OTOH properly translated stuff is very much appreciated by users, even if they didn’t expect to appreciate it in the first place because they had bad previous experiences.

    Computer stuff is actually easier to translate than other technical linguas because any active local computer community is going to produce online jargon references whereas some of the other technical jargon relies on paper reference books next to impossible to procure outside the target country (and only in very specialised shops there).

  5. If you are developing software, chances are very high that you need to write and document your code in English anyway or that at least you have to be able to understand English documentation to be productive (because there is no other). This is especially true in the world of free software where developers originate from many different countries with a multitude of native languages. It doesn’t matter if your English is as bad as mine, naming identifiers as well as documenting your code in English should be absolutely mandatory. I, for once, am much more confident of being able to produce and understand bad English than perfect Portuguese or some other crazy language. 🙂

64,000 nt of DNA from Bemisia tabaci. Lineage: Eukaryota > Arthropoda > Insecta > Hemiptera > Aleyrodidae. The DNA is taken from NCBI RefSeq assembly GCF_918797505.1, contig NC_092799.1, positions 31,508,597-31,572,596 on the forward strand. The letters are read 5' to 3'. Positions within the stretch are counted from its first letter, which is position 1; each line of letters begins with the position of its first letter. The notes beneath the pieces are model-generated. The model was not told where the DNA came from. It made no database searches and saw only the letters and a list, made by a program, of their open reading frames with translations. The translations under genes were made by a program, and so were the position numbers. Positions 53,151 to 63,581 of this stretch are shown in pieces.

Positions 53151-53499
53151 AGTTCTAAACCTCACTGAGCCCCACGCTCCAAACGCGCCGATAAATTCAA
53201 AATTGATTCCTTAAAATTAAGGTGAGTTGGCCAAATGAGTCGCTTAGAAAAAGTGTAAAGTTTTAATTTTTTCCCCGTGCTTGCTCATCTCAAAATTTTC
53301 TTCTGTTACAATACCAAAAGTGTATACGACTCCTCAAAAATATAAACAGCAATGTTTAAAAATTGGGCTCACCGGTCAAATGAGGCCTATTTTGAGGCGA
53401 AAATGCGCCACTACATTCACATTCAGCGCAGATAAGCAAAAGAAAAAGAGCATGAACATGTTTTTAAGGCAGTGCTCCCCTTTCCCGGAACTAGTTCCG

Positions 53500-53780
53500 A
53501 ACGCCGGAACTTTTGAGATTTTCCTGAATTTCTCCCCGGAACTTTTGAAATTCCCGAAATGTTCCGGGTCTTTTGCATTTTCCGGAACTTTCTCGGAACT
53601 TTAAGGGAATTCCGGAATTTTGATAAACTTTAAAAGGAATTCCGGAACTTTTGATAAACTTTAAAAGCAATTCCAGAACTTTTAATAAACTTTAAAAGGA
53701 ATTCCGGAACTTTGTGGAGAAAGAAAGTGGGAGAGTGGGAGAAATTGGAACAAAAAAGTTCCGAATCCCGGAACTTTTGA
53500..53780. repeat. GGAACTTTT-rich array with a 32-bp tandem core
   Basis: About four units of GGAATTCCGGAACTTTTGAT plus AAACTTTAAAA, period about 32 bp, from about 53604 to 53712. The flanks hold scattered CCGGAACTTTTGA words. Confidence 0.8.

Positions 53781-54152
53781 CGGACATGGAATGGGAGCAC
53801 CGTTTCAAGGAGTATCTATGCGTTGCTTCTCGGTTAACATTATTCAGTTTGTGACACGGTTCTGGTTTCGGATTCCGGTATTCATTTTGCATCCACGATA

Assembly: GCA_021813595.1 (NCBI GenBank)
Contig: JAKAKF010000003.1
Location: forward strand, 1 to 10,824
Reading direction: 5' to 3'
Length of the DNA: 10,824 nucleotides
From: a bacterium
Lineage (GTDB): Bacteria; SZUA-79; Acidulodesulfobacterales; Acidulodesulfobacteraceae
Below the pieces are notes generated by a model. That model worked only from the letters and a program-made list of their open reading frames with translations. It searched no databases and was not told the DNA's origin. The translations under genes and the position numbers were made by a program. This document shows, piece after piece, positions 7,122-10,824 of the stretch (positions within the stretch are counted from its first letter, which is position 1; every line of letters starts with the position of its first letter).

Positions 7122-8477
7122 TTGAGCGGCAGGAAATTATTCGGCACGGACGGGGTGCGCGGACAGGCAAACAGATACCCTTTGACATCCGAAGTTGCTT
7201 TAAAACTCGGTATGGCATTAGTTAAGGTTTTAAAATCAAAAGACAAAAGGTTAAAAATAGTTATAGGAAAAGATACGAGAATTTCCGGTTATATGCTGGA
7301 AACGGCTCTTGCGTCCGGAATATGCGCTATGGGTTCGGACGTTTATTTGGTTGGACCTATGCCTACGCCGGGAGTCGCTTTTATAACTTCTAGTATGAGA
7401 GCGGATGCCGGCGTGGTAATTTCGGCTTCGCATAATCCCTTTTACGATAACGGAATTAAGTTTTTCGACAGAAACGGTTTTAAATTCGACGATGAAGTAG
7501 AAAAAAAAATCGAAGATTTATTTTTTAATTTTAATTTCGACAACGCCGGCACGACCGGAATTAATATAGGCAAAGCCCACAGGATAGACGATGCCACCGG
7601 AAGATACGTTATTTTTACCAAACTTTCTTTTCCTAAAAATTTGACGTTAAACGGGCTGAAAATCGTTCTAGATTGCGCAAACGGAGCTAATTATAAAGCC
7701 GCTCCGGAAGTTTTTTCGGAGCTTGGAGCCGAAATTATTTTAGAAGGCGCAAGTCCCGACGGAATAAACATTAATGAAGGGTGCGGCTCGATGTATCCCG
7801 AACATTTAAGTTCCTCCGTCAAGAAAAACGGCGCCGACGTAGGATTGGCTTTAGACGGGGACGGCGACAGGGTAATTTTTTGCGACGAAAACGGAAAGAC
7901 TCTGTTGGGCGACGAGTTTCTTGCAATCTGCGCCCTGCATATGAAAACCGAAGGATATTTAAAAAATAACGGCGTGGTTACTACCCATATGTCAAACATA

Programming languages contain English keywords, code and documentation you need to understand is mostly written in English, all technical terms of interest are of English origin (and virtually untranslatable) and there is a good chance that you have to write your own code in English. So, in my opinion, using localized versions of development tools does more harm than good.

    (Besides, your point of separating L10n and translation couldn’t be more valid. Because of the American date format (see mie’s comment) I tend to write dates as 2007-dec-22 in order to avoid misinterpretation.)

  6. Yep, I’m not a native speaker either, but all my software is in English. Windows or Linux, doesn’t matter, it’s all English.